Wear Your Green on Your Sleeve -- Fair Trade Certified Clothing
As a concerned resident of planet Earth, you've seen the black-and-white Fair Trade USA logo on your coffee, tea, or chocolate bar. But until a few months ago, American's couldn't find a Fair Trade Certified icon on any of their polos, tees or underwear.
Are We Saying That Fair Trade Clothing Didn't Exist Until Now?
Not exactly. You could have patronized stores like Global Goods Partners, Global Exchange, or Global Girlfriend and bought a garment that was hand-sewn by a craftswoman in some remote region of the world. Those outlets themselves are Fair Trade; they chose to work with organizations that pay artisans a living wage, provide healthy working conditions, and offer access to programs that reduce poverty.
A leading third-party certifier, Fair Trade USA, has broadened its food-only focus to certify clothing providers that follow Fair Trade practices through every step of the manufacturing process:
- The cotton must be grown by farmers who adhere to environmental standards, avoiding GMOs and toxic pesticides.
- The garment workers must have a voice in their workplace and receive a bonus for each piece sewn. The bonus is either put into a worker-run community fund or handed out to individual laborers.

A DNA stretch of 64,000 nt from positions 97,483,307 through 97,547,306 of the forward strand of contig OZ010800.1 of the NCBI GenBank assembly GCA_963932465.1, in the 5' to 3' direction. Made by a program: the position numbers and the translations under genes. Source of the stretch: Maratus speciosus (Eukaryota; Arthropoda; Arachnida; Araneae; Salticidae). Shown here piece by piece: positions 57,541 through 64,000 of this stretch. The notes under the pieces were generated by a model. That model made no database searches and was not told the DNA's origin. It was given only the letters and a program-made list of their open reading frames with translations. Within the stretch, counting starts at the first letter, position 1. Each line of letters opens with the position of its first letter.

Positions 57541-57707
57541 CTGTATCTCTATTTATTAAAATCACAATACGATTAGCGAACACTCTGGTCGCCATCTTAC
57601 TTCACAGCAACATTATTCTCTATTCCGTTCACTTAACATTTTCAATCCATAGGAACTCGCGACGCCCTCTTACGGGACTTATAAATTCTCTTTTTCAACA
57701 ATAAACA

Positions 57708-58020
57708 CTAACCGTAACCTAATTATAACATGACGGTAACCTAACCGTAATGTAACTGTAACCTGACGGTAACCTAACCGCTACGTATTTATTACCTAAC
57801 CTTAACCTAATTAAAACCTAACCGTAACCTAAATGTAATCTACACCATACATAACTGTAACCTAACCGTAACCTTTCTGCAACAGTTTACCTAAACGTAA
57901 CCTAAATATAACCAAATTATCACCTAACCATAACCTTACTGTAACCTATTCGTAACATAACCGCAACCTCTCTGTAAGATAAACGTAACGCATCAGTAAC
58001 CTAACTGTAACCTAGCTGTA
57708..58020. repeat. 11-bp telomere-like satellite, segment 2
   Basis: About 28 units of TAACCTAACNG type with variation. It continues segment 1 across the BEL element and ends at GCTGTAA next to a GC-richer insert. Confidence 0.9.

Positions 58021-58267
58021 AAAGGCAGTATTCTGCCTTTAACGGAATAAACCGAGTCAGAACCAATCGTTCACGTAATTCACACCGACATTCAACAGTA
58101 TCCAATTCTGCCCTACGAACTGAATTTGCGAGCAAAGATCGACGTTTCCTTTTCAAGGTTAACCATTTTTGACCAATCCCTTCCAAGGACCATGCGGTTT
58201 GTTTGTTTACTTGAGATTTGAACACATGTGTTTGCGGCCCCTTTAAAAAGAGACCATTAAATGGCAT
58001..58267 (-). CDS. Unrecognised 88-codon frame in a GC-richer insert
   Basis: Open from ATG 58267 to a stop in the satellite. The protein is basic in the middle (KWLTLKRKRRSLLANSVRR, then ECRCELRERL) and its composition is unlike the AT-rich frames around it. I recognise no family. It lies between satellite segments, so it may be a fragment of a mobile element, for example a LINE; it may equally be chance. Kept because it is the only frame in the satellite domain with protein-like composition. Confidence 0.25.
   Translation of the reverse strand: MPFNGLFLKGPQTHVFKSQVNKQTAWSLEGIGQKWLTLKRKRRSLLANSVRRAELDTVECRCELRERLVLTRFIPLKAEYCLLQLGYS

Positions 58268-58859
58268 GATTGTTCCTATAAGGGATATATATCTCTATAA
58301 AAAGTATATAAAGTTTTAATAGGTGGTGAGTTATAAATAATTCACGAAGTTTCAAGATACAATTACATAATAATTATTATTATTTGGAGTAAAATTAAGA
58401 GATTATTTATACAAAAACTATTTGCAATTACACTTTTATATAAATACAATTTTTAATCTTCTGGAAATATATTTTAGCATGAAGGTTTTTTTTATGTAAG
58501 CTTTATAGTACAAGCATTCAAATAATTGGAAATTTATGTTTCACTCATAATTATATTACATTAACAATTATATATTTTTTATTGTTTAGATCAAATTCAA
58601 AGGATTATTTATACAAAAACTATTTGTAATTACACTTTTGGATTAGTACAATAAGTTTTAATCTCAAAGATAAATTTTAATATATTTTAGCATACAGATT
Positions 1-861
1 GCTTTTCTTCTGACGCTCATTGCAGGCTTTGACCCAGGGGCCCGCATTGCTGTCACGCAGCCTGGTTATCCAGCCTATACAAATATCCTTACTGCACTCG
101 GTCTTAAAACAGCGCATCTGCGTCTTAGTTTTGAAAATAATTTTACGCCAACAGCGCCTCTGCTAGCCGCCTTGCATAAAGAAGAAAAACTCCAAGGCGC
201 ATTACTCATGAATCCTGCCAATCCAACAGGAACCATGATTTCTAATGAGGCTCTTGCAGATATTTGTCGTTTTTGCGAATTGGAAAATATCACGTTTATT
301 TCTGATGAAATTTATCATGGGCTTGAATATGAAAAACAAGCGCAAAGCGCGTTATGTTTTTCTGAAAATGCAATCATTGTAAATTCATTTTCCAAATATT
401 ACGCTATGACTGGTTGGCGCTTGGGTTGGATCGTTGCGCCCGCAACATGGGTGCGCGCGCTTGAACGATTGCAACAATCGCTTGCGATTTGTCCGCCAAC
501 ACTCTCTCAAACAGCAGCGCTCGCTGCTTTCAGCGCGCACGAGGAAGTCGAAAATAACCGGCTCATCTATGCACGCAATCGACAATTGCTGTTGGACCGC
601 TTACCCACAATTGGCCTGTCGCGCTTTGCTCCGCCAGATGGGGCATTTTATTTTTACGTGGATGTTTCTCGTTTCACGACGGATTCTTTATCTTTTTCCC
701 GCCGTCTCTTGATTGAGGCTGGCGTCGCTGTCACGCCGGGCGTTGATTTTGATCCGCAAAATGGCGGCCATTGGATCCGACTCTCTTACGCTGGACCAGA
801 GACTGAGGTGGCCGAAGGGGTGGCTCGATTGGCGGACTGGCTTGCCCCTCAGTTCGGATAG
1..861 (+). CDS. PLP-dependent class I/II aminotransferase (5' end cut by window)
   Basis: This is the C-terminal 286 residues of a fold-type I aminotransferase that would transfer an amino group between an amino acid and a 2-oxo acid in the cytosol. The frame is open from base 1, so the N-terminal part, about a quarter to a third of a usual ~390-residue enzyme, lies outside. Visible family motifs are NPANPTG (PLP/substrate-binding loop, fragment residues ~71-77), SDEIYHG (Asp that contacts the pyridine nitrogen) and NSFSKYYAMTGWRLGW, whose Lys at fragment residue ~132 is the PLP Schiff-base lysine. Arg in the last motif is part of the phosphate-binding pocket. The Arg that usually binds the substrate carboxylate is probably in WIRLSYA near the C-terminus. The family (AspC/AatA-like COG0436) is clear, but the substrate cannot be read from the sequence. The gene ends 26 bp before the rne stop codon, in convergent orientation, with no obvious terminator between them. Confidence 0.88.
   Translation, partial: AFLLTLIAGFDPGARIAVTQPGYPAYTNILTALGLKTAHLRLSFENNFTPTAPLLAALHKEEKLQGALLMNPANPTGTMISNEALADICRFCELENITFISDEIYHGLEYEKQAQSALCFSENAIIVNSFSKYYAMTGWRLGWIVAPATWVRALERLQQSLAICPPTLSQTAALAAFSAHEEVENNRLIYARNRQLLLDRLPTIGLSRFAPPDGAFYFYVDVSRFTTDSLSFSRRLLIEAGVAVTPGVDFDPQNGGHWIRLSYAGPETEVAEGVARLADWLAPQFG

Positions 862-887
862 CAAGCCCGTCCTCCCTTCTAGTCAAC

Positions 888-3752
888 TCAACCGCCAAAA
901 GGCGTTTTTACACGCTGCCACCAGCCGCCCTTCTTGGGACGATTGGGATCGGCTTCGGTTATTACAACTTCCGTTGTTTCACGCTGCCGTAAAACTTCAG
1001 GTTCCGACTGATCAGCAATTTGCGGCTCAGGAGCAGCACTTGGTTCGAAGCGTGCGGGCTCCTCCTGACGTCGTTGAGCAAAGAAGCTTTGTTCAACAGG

- The factories must meet guidelines established by the International Labour Organization.
As of early 2011, only two clothing companies, Tompkins Point Apparel and HaeNow, have received Fair Trade USA certification. Fair Trade USA promises that more certified suppliers are on the way, bringing Fair Trade hoodies, T-shirts, dresses, women's lingerie and men's undies to market.
Scientific Certification Systems has launched a similar program—the Certified Fair Labor designation—that certifies environmental stewardship and fair treatment of workers through every stage of clothing manufacturing. So far, one company, Maggie's Organics, has been designated as a Certified Fair Labor provider through the SCS program.
Why we dig it:
With all the focus on organic and sustainable food, it's time to remember that every single purchase decision affects the environment and real people and communities in far-flung places. Certification also rewards the suppliers, manufacturers and retailers who are working to provide clothes that do good (and not just look good).
Quick Study: Fair Trade
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